Pachymorph Rhizomes: These are short and thick, usually curved and sub fusiform , rarely subspherical in shape. They are usually thicker than the aerial part of the stem (culm). Internodes are broader than long and asymmetrical (being larger on the side which bears a bud), solid, and nodes are not raised or swollen. The buds at each node are in a row, usually 5 on each side of the rhizome. When dormant, the bud is dome shaped but asymmetrical. These rhizomes are generally distinguishable with a top (upper side) and bottom (lower side). More roots are produced from the lower size (Figs. la, 7). All tropical bamboos, i.e. the clump formers , have pachymorph rhizomes. The neck is short e.g. Bambusa, Dendrocalamus, Thyrsostachys,  Gigantochloa, but sometimes long e.g. Melocanna.

Leptomorph Rhizomes: These are long and slender, cylindrical or sub-cylindrical in shape. They are usually narrower than the aerial culm. Internodes are longer than broad, relatively uniform in length and symmetrical, hollow (rarely solid)with the narrow centrallumen partitioned by a diaphragm, and nodes may or may not be raised or swollen. The node generally bears a single bud and a single row of roots, as typified by Phyllostuchys, but others have buds absent on several nodes and roots may be absent or sparse. These rhizome are not generally distinguishable with a top and bottom .Most buds produce culms, a few, however, produce other rhizomes. The rhizome neck is always short (Figs. 1 b, 8

Priority bamboos with leptomorph rhizomes are the non-clump forming species of Phyllostachy.Other examples would include Pleioblastus and Pseudosasa of East Asia, and some species of Semiarundinaria. 

1.2 Culm Cuttings 

The culm is the above ground stem which grows from the underground rhizomes. It is segmented with nodes and inter nodes. The length of internodes and their texture vary according to species. The nodes bear one or more buds, their shape and size also depending on species. The buds occur on alternate sides of the culm just above the leaf scar (Fig. 7).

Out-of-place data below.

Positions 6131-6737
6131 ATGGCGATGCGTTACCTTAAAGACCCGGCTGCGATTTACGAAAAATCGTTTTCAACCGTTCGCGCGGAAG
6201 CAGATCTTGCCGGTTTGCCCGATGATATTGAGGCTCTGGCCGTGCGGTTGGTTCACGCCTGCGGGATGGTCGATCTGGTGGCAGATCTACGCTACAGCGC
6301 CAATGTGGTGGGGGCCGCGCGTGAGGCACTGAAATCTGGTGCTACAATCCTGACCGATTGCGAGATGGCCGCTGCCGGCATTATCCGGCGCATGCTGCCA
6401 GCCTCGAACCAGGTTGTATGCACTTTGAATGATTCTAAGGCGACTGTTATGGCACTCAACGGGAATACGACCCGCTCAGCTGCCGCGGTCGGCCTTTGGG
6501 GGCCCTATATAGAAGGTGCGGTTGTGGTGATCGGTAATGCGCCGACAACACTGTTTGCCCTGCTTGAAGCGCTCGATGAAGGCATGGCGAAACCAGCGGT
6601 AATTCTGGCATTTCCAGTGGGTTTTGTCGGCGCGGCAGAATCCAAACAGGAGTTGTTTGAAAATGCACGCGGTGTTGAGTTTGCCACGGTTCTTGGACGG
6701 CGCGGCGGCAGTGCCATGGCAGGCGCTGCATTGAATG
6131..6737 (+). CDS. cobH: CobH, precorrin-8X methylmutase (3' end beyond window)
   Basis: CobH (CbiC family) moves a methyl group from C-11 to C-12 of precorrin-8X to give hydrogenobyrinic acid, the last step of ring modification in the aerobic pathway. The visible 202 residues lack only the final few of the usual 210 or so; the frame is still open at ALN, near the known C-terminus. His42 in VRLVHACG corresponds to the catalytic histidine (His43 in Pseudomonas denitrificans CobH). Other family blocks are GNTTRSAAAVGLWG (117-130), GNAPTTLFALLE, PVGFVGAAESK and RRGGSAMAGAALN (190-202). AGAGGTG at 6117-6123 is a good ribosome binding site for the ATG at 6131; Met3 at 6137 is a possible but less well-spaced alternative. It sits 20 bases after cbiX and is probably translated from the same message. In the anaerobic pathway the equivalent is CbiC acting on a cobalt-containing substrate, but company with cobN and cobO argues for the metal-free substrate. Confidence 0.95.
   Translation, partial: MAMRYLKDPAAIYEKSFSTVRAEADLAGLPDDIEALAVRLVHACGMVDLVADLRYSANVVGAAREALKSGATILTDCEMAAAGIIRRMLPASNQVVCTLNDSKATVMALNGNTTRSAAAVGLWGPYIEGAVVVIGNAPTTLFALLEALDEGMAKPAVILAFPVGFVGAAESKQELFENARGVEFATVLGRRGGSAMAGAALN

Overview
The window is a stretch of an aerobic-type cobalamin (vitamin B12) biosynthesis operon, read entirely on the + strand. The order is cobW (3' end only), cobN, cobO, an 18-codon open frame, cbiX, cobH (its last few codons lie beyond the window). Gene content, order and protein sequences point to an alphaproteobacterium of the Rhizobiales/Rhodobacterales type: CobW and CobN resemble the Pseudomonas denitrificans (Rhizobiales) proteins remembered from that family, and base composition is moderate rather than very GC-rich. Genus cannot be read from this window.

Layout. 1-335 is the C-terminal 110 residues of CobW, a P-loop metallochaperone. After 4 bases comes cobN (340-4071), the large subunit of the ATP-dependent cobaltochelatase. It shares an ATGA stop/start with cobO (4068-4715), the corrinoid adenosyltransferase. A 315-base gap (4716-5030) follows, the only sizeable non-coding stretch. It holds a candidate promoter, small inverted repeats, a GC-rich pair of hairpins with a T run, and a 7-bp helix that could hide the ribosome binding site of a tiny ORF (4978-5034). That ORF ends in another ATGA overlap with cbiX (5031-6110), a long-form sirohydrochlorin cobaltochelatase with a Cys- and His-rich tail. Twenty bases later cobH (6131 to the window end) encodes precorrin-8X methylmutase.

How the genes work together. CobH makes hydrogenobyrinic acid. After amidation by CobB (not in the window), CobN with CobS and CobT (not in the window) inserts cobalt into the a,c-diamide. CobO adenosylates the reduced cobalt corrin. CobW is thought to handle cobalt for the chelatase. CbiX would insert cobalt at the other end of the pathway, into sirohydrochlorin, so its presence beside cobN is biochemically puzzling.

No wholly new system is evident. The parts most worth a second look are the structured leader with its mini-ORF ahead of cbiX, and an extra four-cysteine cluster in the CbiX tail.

1.3 Branches

Branching patterns vary among bamboo species. Each bud or culm node can potentially produce a branch; however, in many species the primary branch remains dominant and stout. Others are widely branched and the primary branch is indistinguishable from the other branches e.g. Schizostachyum and Melocanna baccifera branches near the top of the culm. Some Ochlandra species may also be much branched higher up the culms. 

Each branch is stem material. Primary stout branches have swollen bases and these look like the underground rhizome (usually referred to as a rhizomatous swelling) (Fig. 9). 2.

2. What are the types of vegetative propagation? 

There are a range of types that can be considered as conventional –since they have been traditionally used for generations, or improved - since they have been the subject of refinement. All three plant parts described above (1.1 - 1.3) are involved. Special terms are used to describe the methods. These are:   



1. What is an offset?

An offset is the lower part of a single culm (usually with 3-5 nodes i.e. about l-2.5 m) with the rhizome axis basal to it and its roots (Figs. 10a, 10b). Planting of these is the most conventional way of propagating bamboo. The culm is between 1 and 2 years old. 

2. How is the offset obtained and prepared?

The culm is cut with a slanting cut and the rhizome to which it is attached is dug up and cut off to a suitable length to include well developed buds. To ensure field survival attention has to be paid to the following: 


bulletThe offset should be collected from a healthy parent clump 
bulletThe rhizome and attached roots should not be damaged 
bulletThe rhizome should be detached from the parent clum pat the neck 
bulletThe buds on the rhizome should be lightly pressed to see they are not rotten. Healthy buds will be yellow-straw colour, rotten ones will be brown-black. 

The underground parts of the offset should be wrapped in banana leaves/gunny bags or sacking containing water hyacinth/moist sawdust/moist straw for transportation.   

3. What treatments are needed at transplanting?